In most cases, you want to use “Zapier” as it is the most recognizable name to the reader.
The subject line is the most important element of an email. Take time to think about the best subject for your email. Here are some general guidelines for writing a good one:
- A subject line should be captivating and informative. You’re fighting for attention with every message in your reader’s inbox.
- But don’t say too much. Try to pique interest without telling the whole story. Give them a reason to open your email.
- Lean towards helping the subscriber rather than selling to them.
There’s no perfect subject line length, but ideally you want to aim for 30–50 characters, including spaces.
All subject lines should be lowercase after the first word (sentence case)—unless the subject line itself is a title or headline. If the subject is a title or headline, follow our guide for headlines.
Preview text appears under your subject line in the inbox and gives you a second chance to capture the reader’s attention. Make sure this relates to the subject and provides additional information to help the reader decide whether they want to open the email.
Some email clients show up to 140 characters, but others only display around 40. To get the most out of preview text, follow these guidelines:
- Think of the preview text as a second subject line. Write with the same strategy.
- Put the most important content up front, so the message still has value even if the last chunk is cut off by an email client.
- Make it long enough to still fill the space provided by email clients with more room.
- Don’t repeat what you’ve already said in the subject. Use this space to be creative, compliment your subject line, and further encourage someone to open your email.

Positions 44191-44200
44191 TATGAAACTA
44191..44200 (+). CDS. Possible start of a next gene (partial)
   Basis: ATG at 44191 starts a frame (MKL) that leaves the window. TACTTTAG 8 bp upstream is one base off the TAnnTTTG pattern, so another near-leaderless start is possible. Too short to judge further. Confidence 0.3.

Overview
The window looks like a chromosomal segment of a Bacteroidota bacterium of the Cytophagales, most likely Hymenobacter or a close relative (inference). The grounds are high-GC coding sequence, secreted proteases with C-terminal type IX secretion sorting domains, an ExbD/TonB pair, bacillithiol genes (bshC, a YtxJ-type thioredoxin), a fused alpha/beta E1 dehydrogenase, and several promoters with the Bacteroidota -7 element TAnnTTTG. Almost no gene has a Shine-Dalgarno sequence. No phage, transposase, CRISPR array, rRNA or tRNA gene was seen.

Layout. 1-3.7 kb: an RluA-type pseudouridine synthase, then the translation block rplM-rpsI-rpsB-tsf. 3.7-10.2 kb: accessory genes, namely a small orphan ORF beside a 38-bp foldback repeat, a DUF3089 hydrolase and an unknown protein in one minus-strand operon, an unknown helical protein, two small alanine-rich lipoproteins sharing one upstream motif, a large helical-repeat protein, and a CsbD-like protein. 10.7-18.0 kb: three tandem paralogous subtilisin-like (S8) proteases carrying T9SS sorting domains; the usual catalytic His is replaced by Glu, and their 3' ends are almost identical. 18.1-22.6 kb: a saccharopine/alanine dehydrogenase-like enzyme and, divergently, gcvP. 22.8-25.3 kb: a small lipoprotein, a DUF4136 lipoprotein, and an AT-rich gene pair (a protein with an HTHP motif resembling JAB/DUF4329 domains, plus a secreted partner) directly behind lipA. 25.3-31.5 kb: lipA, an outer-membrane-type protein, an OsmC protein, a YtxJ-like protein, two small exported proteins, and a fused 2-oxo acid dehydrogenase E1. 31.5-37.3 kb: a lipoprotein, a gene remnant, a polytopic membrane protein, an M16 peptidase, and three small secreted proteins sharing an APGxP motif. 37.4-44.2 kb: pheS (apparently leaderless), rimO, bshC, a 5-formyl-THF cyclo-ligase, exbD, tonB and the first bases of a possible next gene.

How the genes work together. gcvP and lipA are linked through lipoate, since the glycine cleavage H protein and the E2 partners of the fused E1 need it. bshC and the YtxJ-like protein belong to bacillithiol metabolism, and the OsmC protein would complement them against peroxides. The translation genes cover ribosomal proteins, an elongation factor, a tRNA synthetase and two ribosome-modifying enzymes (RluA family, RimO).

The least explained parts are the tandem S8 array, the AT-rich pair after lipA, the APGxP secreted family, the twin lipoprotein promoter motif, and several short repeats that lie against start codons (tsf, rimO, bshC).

Tips for subject lines and preview text
- Use personalization. This can increase open rates by up to 20%
- Sum up the email without giving too much away. Leave a reason to open the email.
- Be honest. Never try to trick our readers into opening an email. The subject line should accurately describe what the email is about so the reader knows what to expect when opening the email. Don’t break trust with your reader.
In email, every word matters. Aim to be clear and concise in the way you communicate. Stay focused on the goal of the email and write short, simple sentences.
Write in a natural human language. If you would say “you’re” instead of “you are” when talking to a friend, then use “you’re”. Email content is meant to be casual and friendly—so write like you’d talk.
Avoid large paragraphs of text—aim for 3-5 lines per paragraph. Use headings to break up sections, and use images to support your content.
Calls to action
Be very clear what the next step is or the action you want the reader to take. It should be clear what will happen when the reader clicks a link or button.
Avoid generic calls to action like “click here” or “learn more”. Be creative in the call to action to encourage the reader to take the next step.
Images should supplement your content—they should never be the main content. Many email clients block images by default, so make sure your email still makes sense without images.
Use alt text to display any content in an image when people are unable to see it.
Create images that are twice the size you need so they’ll look crisp on high-resolution displays. For example, make the image 1,200px wide if you need an image for a 600px space.
Run images through TinyPNG or another image-optimization service before using in an email.
All emails must follow the CAN-SPAM rules and include an unsubscribe link, mailing address, and permission reminder in the footer of each email.
Exception: Transactional emails, such as billing receipts and password resets, do not require an unsubscribe mechanism.